Next the quartet explored the complex harmonies of Wheeler’s “Nicolette”, the opening track from the trumpeter’s celebrated 1996 ECM album “Angel Song” featuring alto saxophonist Lee Konitz,bassist Dave Holland and Guitarist Bill Frisell. Sansom’s arrangement gave the young pianist plenty of opportunity to demonstrate his impressive technique, he’s a hugely accomplished and intelligent pianist with an enormous technical facility whose playing is often surprisingly percussive.

Taylor’s “Witchhazel” began with an absorbing duet for piano and double bass to which was added wispy tenor sax while drummer England-Jones deployed a delicate touch in his role of colourist. Later the music became more knotty and complex as the musicians delved deeper into the harmonies with solos from Sansom and Merritt.

An absorbing first set concluded with Wheeler’s “Mark Time” which saw Sansom’s most animated playing thus far as he undertook a bravura solo at the piano followed by Muirhead at the bass. Muirhead also leads his own quartet, of which Sansom is a member, and also plays in several other Birmingham based bands. He is a skilled and versatile player, an accomplished soloist and accompanist with a big, powerful tone.

The engaging complexities of Taylor’s “Weimar” opened the second half with solos coming from Merritt and Sansom and with a vigorous bass and drum dialogue between Muirhead and
England-Jones.

Wheeler’s celebrated “Introduction To No Particular Song” demonstrated its composer’s gift for melody and featured lyrical solos from Sansom and Merritt accompanied by England-Jones’ brushed drums. Meanwhile Muirhead’s bass solo combined sensitivity with melodiousness.

The gentle mood continued with Sansom and Merritt’s charming duet on Taylor’s “Coniston Fells” from the composer’s “Ambleside Suite”. Introduced by a lengthy passage of solo piano this supremely intimate musical conversation was so concentrated that even the flutter of Merritt’s sax pads seemed to become an integral part of the performance.

The Lakeland theme continued with Taylor’s “Drystone” which featured a lengthy solo from Merritt, the understated ‘whisper’ of his tone also suggesting the influence of the acclaimed saxophonist Mark Turner, a sometime visitor to Birmingham and the Conservatoire.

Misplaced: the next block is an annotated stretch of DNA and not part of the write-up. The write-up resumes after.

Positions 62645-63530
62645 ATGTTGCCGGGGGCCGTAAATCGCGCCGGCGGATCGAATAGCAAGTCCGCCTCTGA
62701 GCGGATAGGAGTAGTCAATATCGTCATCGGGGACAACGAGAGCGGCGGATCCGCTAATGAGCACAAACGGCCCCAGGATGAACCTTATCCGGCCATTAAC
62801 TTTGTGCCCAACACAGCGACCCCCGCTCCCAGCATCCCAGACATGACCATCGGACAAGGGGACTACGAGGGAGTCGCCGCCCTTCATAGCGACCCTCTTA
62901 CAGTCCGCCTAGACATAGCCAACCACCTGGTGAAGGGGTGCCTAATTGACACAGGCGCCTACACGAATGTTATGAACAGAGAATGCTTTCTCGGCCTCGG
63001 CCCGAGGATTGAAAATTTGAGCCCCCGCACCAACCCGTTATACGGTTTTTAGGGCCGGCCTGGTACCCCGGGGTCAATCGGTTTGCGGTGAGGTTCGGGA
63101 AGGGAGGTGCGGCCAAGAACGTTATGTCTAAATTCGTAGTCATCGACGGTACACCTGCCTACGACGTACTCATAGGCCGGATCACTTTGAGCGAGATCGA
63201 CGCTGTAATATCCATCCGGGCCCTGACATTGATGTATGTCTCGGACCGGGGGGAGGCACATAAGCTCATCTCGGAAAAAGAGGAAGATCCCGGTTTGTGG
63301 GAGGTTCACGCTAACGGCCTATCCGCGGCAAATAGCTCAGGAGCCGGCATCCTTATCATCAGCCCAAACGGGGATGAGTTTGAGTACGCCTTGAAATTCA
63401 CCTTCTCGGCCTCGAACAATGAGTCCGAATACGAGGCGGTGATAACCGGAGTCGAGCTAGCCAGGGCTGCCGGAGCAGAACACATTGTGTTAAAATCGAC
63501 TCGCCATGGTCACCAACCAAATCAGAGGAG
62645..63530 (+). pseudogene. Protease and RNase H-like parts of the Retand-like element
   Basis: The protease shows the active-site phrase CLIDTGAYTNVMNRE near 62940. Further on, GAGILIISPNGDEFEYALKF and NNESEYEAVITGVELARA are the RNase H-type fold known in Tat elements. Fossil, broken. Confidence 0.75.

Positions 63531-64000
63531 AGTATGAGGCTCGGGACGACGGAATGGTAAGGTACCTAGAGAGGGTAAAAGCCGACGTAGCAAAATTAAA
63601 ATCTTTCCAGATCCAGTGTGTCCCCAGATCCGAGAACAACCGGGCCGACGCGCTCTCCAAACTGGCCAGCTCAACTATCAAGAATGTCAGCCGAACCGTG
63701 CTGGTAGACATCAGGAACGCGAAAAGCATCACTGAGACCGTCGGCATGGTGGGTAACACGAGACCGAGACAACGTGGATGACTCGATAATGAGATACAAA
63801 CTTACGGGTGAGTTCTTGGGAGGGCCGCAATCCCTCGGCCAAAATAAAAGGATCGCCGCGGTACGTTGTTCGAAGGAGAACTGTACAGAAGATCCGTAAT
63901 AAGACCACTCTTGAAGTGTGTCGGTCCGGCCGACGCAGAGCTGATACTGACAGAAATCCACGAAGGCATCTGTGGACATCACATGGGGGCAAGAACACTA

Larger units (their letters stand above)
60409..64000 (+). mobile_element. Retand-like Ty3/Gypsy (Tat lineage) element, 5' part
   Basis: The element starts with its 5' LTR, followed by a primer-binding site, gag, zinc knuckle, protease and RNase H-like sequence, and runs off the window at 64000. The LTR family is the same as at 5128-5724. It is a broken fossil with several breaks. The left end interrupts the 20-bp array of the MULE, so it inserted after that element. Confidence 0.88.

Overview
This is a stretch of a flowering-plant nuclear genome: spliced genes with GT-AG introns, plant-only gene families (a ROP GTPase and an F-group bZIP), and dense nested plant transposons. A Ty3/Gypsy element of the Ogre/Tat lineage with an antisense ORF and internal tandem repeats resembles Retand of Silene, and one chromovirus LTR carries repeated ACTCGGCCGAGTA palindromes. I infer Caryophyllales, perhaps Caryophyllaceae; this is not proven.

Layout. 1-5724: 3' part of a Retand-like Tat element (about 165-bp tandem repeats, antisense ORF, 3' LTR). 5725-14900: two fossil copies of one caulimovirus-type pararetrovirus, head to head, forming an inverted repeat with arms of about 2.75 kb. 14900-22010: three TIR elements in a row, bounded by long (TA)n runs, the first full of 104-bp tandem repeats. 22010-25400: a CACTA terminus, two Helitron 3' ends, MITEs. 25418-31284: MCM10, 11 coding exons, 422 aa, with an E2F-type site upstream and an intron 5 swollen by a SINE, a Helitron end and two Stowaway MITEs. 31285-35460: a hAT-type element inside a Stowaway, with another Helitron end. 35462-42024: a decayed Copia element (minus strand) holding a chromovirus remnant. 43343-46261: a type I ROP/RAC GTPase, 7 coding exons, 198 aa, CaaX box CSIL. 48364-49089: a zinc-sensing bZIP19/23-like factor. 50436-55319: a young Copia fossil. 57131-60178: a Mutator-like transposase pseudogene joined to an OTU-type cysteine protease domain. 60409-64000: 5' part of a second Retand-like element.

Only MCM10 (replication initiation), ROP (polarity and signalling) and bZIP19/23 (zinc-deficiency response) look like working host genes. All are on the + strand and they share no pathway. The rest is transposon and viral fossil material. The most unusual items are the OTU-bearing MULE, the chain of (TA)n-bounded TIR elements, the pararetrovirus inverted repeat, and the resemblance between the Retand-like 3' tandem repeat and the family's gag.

I found the second set to be more varied and better balanced than the first and was saddened to hear Sansom announce the last number, which proved to be a winning take on Wheeler’s “Everybody’s Song But My Own”, a piece that has become something of a modern day standard – and rightly so. The familiar, but always arresting, melody provided the framework for final solos from Sansom and Merritt as Murhead and England-Jones continued to provide characteristically sympathetic and intelligent support as well as enjoying their own features.

Such was the success of the performance that despite the sparsity of the crowd the enthusiasm of those that had gathered was sufficient to coax the quartet back on stage for a deserved encore. The Taylor/Wheeler template was abandoned as the quartet tackled an unannounced jazz standard - “Someday My Prince Will Come”, if memory serves. Here Merritt adopted a fuller, more mainstream tone as Muirhead and England-Jones layed down an orthodox swing rhythm for the first (and only) time this evening. Muirhead’s muscular bass grooves and England-Jones’ fizzing cymbals propelled solos from Sansom and Merritt and the drummer again relished a series of closing drum breaks. After the complexities of some of the Taylor and Wheeler material there was a general air of tension being released and this unexpected bonus was warmly appreciated by the crowd.

Overall this was an enjoyable evening of music making, and one that I hope Sansom thought was successful and worthwhile. The young pianist is certainly an emerging talent and he and his quartet tackled their chosen material with considerable aplomb.

I’m a long term fan of Taylor, Wheeler and, indeed, Towner but nevertheless I’d have liked to have heard at least some of Sansom’s own compositions and to have seen the young man bringing even more of himself to the proceedings. Next time, perhaps.

Good stuff though, even so.